If you have lived in Illinois long enough, you are probably familiar with freezing winters.  While most people do not enjoy the cold, the Wim Hof Method is a therapeutic approach that utilizes cold exposure, breathing, and commitment to increase energy levels, reduce stress levels, create a stronger immune system, and enhance sleep.

Cold therapy

Scientists have found evidence that exposure to cold speeds up metabolism. Another benefit of exposing your body to cold is that it reduces inflammation, swelling and sore muscles. Therefore, many athletes use ice baths and other types of exposure to cold as a means to speed up recovery after physical exercise. Cold body therapy is also linked to improved quality of sleepmore focus,and even to an improved immune response.

We currently recommend that people exposure themselves to the cold whatever way works best with their lifestyle.

If all you can manage is a cold water spray at the end of your shower and this produces benefits, then just stick with it.  If you can manage to do a cold water plunge, ice, bath, or cryotherapy a couple of times a week, then great.

The most important thing is consistency and assessing what works best for you.  If you’ve never done cold therapy it’s best to start small and slow. We advise turning the shower a bit colder every day for 2-5 minutes and work yourself up to tolerating colder and colder water.


The way you breathe strongly affects the chemical and physiological activities in your body. Throughout the years, Wim Hof has developed special breathing exertions that keep his body in optimal condition and in complete control in the most extreme conditions. The breathing technique is first and foremost premised on inhaling deeply and exhaling without any use of force!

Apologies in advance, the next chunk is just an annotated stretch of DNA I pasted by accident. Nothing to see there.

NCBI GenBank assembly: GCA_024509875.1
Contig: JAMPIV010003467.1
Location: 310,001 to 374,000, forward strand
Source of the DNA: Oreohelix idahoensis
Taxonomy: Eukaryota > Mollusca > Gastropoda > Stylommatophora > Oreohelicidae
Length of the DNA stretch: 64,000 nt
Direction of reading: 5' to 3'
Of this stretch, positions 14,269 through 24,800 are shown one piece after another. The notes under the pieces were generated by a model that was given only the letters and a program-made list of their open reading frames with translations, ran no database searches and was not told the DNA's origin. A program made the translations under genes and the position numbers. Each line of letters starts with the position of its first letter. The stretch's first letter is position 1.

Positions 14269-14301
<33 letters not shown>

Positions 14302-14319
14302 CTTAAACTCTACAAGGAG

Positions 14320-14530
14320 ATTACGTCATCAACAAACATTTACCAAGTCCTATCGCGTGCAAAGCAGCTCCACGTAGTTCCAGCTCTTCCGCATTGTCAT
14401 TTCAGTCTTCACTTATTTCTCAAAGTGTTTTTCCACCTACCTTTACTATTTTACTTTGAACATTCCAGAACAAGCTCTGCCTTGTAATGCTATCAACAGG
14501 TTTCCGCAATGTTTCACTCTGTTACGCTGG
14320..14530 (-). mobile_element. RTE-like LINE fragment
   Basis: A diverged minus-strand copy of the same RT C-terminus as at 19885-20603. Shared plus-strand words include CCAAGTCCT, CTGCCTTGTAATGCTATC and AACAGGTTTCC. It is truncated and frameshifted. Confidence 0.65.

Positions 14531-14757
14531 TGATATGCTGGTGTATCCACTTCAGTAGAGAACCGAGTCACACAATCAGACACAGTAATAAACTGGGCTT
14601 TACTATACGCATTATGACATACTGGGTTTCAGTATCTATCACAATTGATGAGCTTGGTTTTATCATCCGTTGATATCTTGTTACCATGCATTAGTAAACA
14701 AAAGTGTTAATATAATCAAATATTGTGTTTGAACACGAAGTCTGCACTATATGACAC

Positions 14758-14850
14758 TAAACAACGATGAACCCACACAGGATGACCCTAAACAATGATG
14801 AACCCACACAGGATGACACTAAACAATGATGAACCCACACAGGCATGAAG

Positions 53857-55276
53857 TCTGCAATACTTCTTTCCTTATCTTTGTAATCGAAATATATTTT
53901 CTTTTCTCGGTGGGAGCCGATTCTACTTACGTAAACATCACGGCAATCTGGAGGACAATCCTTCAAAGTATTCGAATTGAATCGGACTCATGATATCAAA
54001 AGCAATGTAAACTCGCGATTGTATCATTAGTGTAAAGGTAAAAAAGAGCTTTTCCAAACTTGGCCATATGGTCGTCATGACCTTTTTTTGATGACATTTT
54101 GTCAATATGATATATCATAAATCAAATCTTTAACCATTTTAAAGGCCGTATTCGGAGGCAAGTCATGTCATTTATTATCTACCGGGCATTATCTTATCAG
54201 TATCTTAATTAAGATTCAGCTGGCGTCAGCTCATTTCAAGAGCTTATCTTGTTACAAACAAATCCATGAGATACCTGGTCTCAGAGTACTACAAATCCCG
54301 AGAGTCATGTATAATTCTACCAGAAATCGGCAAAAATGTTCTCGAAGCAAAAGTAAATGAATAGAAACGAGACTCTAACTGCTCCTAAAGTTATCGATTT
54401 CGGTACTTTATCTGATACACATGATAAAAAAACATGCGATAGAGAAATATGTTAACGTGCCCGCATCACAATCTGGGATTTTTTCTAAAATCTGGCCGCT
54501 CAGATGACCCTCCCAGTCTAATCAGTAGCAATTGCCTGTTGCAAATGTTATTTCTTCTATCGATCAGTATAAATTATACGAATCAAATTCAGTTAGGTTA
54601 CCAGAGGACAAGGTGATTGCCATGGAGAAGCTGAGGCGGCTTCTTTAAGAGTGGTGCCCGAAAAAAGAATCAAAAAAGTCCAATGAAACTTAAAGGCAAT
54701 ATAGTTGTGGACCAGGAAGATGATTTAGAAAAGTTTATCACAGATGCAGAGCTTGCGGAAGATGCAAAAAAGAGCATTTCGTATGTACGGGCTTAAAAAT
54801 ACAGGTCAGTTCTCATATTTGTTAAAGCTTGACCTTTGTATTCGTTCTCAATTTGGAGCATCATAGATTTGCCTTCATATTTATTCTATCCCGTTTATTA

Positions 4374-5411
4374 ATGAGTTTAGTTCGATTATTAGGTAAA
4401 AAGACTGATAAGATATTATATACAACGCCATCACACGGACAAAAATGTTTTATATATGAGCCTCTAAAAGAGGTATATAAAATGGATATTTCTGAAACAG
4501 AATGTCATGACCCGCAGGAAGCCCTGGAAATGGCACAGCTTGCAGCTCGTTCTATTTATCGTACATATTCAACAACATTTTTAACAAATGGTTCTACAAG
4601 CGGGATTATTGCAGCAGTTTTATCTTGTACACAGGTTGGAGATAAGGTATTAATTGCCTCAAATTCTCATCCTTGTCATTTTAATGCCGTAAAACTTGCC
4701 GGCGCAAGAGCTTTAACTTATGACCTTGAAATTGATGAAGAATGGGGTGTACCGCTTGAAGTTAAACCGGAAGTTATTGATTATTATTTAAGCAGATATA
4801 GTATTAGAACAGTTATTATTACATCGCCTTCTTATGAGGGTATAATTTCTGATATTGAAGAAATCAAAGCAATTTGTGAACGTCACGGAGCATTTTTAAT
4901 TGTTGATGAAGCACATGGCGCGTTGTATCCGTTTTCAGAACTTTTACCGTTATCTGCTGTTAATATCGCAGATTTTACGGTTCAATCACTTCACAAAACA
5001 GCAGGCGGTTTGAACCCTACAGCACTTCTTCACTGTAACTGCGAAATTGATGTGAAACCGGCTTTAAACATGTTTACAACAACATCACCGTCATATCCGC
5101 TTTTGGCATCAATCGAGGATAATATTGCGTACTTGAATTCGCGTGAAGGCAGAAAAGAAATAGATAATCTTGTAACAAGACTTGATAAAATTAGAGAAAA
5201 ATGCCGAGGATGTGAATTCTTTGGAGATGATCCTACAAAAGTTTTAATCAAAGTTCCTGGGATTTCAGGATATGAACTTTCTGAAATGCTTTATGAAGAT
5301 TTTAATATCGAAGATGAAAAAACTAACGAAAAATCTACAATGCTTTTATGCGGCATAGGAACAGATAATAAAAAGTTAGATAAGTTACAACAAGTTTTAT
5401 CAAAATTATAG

Step 1: Get Comfortable

Assume a meditation posture: sitting, lying down — whichever is most comfortable for you. Make sure you can expand your lungs freely without feeling any constriction.

Step 2: 30-40 Deep Breaths

Close your eyes and try to clear your mind. Be conscious of your breath, and try to fully connect with it. Inhale deeply through the nose or mouth, and exhale unforced through the mouth. Fully inhale through the belly, then chest and then let go unforced. Repeat this 30 to 40 times in short, powerful bursts. You may experience light-headedness, and tingling sensations in your fingers and feet. These side effects are completely harmless.

Step 3: The Hold

After the last exhalation, inhale one final time, as deeply as you can. Then let the air out and stop breathing. Hold until you feel the urge to breathe again

Step 4: Recovery Breath

When you feel the urge to breathe again, draw one big breath to fill your lungs. Feel your belly and chest expanding. When you are at full capacity, hold the breath for around 15 seconds, then let go. That completes round number one. This cycle can be repeated 3-4 times without interval. After having completed the breathing exercise, take your time to bask in the bliss. This calm state is highly conducive to meditation — don’t hesitate to combine the two.